- Would a device having fewer than three legs be covered by the second description?
- Would a device having more than three legs be covered by the first description?
- Would a device having more than three legs be covered by the second description?
The answers to these questions are:
So what did the use of the phrase “present invention” in second description do? The answer is absolutely nothing. This is because the description, with or without the phrase “present invention” is only and specifically articulated as having three legs. The problem isn’t the use of some magic term or phrase, it is the fact that the description is specific and narrow. Thus, focus on some magic term or phrase misses the entire point of the Federal Circuit’s cases. If you articulate narrowly in the specification then your claims cannot cover broad, undisclosed articulations of the invention.
Not convinced? Take a look at this excerpt from Absolute Software, Inv. v. Stealth Signal, Inc., 659 F. 3d 1121, 1136-1137 (Fed. Cir. 2011). The Court per Judge O’Malley (with Chief Judge Rader and Judge Prost) explained:
It is true that, in some circumstances, a patentee’s consistent reference to a certain limitation or a preferred embodiment as “this invention” or the “present invention” can serve to limit the scope of the entire invention, particularly where no other intrinsic evidence suggests otherwise. See Verizon Servs. Corp. v. Vonage Holdings Corp., 503 F.3d 1295, 1308 (Fed. Cir. 2007) (“When a patent thus describes the features of the ‘present invention’ as a whole, this description limits the scope of the invention”); Honeywell Int’l, Inc. v. ITT Indus., Inc., 452 F.3d 1312, 1318 (Fed. Cir. 2006) (noting that, “[o]n at least four occasions, the written description refers to [only one particular component] as ‘this invention’ or the ‘present invention’” and finding that the prosecution history does not support a broader scope).
On the other hand, we have found that use of the phrase “present invention” or “this invention” is not always so limiting, such as where the references to a certain limitation as being the “invention” are not uniform, or where other portions of the intrinsic evidence do not support applying the limitation to the entire patent. See Voda v. Cordis Corp., 536 F.3d 1311, 1320-22 (Fed. Cir. 2008) (although parts of the specification referred to a certain embodiment as the “present invention,” the specification did not uniformly refer to the invention as being so limited, and the prosecution history did not reveal such a limitation); Praxair, Inc. v. ATMI, Inc., 543 F.3d 1306, 1326 (Fed. Cir. 2008) (references to a specific embodiment as “the apparatus of this invention” and “a useful feature of this invention” in the specification “are contradicted by a number of express statements in the ’609 specification clearly indicating that [the feature at issue] is a feature only of certain embodiments”); Rambus, Inc. v. Infineon Techs. AG, 318 F.3d 1081, 1094-95 (Fed. Cir. 2003) (although portions of the written description referred to the term at issue as limiting the claimed invention to a preferred embodiment, “the remainder of the specification and the prosecution history shows that Rambus did not clearly disclaim or disavow such claim scope in this case”).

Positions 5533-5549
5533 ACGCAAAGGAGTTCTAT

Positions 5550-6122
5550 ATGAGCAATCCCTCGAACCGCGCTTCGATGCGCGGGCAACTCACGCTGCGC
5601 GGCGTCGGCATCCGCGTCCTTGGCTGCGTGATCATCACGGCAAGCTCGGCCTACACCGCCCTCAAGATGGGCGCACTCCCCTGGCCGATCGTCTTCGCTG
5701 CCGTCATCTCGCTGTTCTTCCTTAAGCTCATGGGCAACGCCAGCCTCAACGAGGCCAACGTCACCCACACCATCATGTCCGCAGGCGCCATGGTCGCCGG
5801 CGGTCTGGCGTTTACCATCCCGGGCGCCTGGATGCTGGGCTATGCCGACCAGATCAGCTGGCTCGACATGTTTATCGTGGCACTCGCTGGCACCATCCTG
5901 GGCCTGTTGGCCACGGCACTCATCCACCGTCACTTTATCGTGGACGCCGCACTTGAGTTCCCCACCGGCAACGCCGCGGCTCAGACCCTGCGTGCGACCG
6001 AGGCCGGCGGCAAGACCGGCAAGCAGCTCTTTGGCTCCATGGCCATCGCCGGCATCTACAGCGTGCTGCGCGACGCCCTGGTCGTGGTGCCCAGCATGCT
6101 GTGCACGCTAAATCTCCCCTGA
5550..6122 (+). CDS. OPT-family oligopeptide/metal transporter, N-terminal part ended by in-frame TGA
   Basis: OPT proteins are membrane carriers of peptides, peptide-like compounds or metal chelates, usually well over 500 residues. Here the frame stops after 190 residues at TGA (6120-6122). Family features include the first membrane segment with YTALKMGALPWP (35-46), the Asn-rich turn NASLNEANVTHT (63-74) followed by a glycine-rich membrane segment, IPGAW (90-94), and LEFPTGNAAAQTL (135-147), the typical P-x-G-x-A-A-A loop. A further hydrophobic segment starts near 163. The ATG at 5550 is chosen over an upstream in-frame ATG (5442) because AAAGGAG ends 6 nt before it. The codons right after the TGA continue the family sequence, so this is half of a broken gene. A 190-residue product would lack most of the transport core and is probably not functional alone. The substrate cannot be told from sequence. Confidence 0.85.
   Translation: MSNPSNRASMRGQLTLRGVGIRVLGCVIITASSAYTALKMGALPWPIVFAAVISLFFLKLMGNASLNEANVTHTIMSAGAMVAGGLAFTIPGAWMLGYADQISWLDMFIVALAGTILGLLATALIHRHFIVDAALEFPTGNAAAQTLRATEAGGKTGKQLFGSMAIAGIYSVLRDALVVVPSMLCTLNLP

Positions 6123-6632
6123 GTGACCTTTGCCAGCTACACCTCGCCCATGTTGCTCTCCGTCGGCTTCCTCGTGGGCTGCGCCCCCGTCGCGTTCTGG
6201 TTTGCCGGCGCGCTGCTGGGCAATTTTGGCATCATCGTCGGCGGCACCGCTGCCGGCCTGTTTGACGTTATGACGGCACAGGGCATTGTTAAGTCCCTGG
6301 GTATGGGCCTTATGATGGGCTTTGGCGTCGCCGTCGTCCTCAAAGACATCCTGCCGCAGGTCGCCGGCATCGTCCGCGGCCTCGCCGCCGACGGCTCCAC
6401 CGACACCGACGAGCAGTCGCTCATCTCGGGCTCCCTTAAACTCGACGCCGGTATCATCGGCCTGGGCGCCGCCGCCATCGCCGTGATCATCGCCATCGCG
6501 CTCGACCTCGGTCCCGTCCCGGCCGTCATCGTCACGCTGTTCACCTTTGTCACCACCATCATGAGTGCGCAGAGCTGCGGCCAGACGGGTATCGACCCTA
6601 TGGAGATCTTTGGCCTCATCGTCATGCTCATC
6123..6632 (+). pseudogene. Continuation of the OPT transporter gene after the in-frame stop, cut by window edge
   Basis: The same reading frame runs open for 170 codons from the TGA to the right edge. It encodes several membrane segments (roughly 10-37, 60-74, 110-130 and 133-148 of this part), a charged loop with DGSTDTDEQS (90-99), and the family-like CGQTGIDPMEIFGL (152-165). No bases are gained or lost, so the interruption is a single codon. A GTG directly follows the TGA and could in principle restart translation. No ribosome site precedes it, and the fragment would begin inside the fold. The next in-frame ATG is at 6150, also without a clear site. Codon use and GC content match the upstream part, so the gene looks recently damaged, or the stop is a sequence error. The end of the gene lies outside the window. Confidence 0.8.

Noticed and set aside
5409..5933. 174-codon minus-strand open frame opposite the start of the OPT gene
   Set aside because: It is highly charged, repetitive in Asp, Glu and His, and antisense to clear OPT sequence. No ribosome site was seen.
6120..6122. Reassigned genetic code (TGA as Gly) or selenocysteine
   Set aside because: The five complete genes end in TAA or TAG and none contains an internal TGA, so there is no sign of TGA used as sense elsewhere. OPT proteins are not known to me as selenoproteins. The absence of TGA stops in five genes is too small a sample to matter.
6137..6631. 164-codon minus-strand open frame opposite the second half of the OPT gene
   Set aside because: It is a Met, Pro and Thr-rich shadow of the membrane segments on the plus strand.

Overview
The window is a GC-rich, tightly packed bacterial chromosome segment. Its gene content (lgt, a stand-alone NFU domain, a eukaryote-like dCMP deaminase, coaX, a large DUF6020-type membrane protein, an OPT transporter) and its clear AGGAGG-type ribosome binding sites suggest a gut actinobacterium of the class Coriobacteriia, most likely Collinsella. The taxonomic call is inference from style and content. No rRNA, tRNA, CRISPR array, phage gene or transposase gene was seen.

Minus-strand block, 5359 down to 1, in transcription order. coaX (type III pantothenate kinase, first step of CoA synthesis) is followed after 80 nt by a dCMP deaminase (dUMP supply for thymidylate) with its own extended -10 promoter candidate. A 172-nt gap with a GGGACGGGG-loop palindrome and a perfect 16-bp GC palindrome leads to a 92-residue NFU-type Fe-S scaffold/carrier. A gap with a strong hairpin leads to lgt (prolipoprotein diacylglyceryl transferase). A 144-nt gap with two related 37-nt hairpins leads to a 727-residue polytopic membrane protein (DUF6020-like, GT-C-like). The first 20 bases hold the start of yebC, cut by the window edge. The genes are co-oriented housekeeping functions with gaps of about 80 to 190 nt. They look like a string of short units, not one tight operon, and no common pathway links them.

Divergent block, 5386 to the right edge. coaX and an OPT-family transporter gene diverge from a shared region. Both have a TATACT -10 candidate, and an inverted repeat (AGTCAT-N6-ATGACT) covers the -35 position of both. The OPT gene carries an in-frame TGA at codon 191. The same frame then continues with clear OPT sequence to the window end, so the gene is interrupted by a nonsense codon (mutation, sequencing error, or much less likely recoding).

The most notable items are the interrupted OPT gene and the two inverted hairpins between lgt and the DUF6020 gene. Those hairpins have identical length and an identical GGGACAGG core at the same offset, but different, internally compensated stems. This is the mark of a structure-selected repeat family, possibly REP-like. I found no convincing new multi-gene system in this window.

What the CAFC is saying is if you describe your invention as having A, B and C and there is no support for the invention being anything other than A, B and C, then your invention is limited to A, B and C. That doesn’t import anything into the claims. It means you have disclosed your invention to narrowly. It also has absolutely nothing to do with the use of the term “invention” or phrase “present invention.” Thus, those who focus on the use of the term “invention” or phrase “present invention” are completely missing the whole point.
What you want to do is describe the subject matter as requiring only the bare essentials, with as many other optional and variable features and characteristics as possible. The failure to do so will prove limiting and perhaps ultimately fatal regardless of whether you use the term “invention” or phrase “present invention” in the specification.
About the Author
Gene Quinn is a US Patent Attorney, law professor and the founder of IPWatchdog.com. He is also a principal lecturer in the top patent bar review course in the nation, which helps aspiring patent attorneys and patent agents prepare themselves to pass the patent bar exam. Gene started the widely popular intellectual property website IPWatchdog.com in 1999, and since that time the site has had many millions of unique visitors. Gene has been quoted in the Wall Street Journal, the New York Times, the LA Times, USA Today, CNN Money, NPR and various other newspapers and magazines worldwide. He represents individuals, small businesses and start-up corporations. As an electrical engineer with a computer engineering focus his specialty is electronic and computer devices, Internet applications, software and business methods.